To explore whether genetic variation occurs in ZY-312 during in vitro passage, we continuously subcultured ZY-312 for 100 generations. Two parallel tubes were inoculated from an original culture of ZY-312 in TSB supplemented with 5% fetal bovine serum, and then incubated at 37°C in an anaerobic glove box (Bugbox, Ruskin) for 24 h. These initial cultures were designated A0 and B0. Subsequent passages were performed by inoculating 1% of each culture into fresh medium every 24 h, until A100 and B100 were obtained. Genetic variation was evaluated by complete genome sequencing of strains A10, A25, A50, and A100, and B10, B25, B50, and B100, and ANI was calculated for each generation. Morphological variations were observed by colony examination, Gram staining, and scanning electron microscopy (SEM) of A100 and B100, with wild-type ZY-312 used for comparison. Growth of ZY-312, A100, and B100 under anaerobic conditions was also examined over a 24-h period. Acute toxicity of A100 and B100 was detected in SPF mice at a dosage of 1 × 109 cfu/day for 3 days, with general condition and bodyweight observed for 7 days.
All experiments were performed at least in triplicate using independent assays, and values were expressed as the mean ± standard error. An unpaired Student’s t-test was performed to determine statistically significant differences in the acute toxicity assays. A p-value of <0.05 was considered statistically significant.
Strain ZY-312 only grew under anaerobic conditions (Supplementary Figure S1), with no growth observed under aerobic conditions or in 5% CO2, implying it was an obligate anaerobe. Microbial contamination was excluded by culturing ZY-312 in different culture media under different conditions (Supplementary Figure S2). ZY-312 formed circular, low convex, semi-opaque colonies following anaerobic cultivation on blood agar plates (Supplementary Figure S1). Cells were Gram-negative, and shown to be rod shaped with rounded ends by scanning electrochemical microscopy (Supplementary Figure S1). This morphology matched the descriptions of B. fragilis in Bergey’s manual (Krieg et al., 2001).
The major fatty acids of ZY-312 were C15:0 anteiso, C15:0 iso, C16:0, and C16:0 3-OH (Supplementary Figure S3 and Table Table1A1A). The major products in the culture supernatant of ZY-312 were lactic acid, acetic acid, succinic acid, propionic acid, and phenylacetic acid (Table Table1B1B). ZY-312 and ATCC 25285 differed in their ability to metabolize L-valine, salicin, L-alanine, L-alanyl-L-glutamine, and N-acetyl-D-glucosamine (Table Table2A2A). Both strains were positive for catalase activity, weakly positive for gelatin liquefaction, and negative for hemolytic activity and motility (Table Table2B2B). The physiological and biochemical characteristics of ZY-312 were in accordance with B. fragilis as described in Bergey’s manual (Krieg et al., 2001).
The phylogenetic trees generated from the whole genome sequence of ZY-312 and other B. fragilis strains are shown in Supplementary Figures S5, S6. ZY-312 and ATCC 25285 had an ANI of 99.99%. In total, 33 putative virulence factors (Table Table33) and 11 antibiotic resistance genes (Table Table4A4A) were annotated in the ZY-312 genome based on a minimum of 40% amino acid homology. The complete genome was 4,558,494 bp in length and contained on a single chromosome, with an average GC content of 43.08%, consistent with that of B. fragilis (41–44%) (Krieg et al., 2001). All drug-resistance genes were located on the chromosome rather than on plasmids.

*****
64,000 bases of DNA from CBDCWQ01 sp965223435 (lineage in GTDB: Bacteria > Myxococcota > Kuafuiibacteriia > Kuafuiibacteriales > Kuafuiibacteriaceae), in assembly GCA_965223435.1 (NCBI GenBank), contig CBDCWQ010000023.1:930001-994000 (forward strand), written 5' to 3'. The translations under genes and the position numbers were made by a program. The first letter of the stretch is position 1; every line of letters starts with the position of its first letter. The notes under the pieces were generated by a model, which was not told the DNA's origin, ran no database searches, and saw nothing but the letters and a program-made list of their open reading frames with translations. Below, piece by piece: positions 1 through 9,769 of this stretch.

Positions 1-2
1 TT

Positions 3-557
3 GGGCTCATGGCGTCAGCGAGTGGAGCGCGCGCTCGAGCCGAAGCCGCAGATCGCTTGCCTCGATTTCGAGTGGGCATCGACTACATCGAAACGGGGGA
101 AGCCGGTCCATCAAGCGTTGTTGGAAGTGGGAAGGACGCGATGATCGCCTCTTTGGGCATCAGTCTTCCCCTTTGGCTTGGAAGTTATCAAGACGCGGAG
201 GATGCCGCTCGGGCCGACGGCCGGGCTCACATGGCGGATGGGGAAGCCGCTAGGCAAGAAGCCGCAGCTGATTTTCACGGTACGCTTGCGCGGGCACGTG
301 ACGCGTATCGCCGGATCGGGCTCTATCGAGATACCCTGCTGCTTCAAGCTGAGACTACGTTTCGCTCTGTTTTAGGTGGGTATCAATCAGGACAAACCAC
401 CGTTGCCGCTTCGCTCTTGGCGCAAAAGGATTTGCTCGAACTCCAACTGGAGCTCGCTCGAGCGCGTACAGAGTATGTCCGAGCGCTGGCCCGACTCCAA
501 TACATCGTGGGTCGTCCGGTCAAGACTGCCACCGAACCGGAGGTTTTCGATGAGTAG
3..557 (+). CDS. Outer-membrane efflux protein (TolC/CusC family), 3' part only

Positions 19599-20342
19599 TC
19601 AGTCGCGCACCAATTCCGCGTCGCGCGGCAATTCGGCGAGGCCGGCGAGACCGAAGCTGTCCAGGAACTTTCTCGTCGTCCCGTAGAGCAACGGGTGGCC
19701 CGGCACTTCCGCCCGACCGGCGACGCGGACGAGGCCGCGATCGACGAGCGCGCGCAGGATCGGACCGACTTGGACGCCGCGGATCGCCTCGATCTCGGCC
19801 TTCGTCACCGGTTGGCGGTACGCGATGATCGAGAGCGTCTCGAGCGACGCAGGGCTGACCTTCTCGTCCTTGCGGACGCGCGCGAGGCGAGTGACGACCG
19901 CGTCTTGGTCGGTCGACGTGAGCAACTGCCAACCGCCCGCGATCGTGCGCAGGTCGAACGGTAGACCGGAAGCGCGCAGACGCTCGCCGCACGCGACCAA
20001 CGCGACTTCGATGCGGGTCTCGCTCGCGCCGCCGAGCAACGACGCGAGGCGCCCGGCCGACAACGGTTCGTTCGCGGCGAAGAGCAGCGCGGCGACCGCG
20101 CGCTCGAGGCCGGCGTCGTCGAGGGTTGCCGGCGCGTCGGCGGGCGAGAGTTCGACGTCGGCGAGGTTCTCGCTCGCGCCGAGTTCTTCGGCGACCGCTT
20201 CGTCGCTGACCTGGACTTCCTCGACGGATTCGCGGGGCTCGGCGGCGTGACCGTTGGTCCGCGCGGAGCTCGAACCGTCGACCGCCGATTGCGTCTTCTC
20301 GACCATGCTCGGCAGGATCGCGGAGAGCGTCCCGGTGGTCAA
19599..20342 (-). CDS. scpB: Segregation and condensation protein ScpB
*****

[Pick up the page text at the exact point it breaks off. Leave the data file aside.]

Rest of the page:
Through BLAST analysis of the VFDB, a total of 33 virulence factor homologs were identified in the genome of ZY-312 (Table Table33). Most of these putative virulence genes encoded proteins involved in cellular structure or physiological activities, and none had previously been reported as being related to the pathogenesis of B. fragilis. Notably, bft was not present in the genome of ZY-312, indicating that it is a non-toxigenic strain.
Antibiotic resistance tests were performed based on the antibiotic resistance genes identified in the genome of YZ-312 (Table Table4A4A), and results are summarized in Table Table4B4B. Based on guidelines for antibiotic resistance breakpoints (Russell and Sambrook, 2002; National Center for Clinical Laboratories, 2006), ZY-312 showed resistance to cefepime, kanamycin, and streptomycin, but was susceptible to ceftriaxone, trimethoprim, clarithromycin, chloramphenicol, tetracycline, and levofloxacin. Without available guidelines for B. fragilis, resistance of ZY-312 to vancomycin and polymyxin B could not be confirmed; however, we observed that 4–8 μg/mL vancomycin and >8 μg/mL polymyxin B were sufficient to inhibit ZY-312 growth in vitro.
To confirm the in vivo safety of ZY-312, acute toxicity experiments were performed in both normal SPF BALB/c mice and nude mice. Lacking a thymus and an immune response, nude mice are an ideal animal model for evaluating probiotic safety. No death was observed in the BALB/c mice during the toxicity experiments, no treatment-related toxicity was observed, and no significant difference in body weight was noted between low, medium (Supplementary Figure S4), and high (Figure 1A-1) dose treatment groups and the control group, respectively. Similarly, no difference was found between the culture supernatant-treated group and the control group (Figure 1A-2). In addition, there was no obvious histopathological damage in the stomach, colon, liver, or spleen of BALB/c mice from the high dosage group (Figure Figure1B1B). There were also no significant differences in blood routine index or hepatorenal function between the high dose and control groups (data not shown). For the immune-deficient mouse toxicity experiments, ZY-312 again had no deleterious effects on body weight (Figure 1A-3).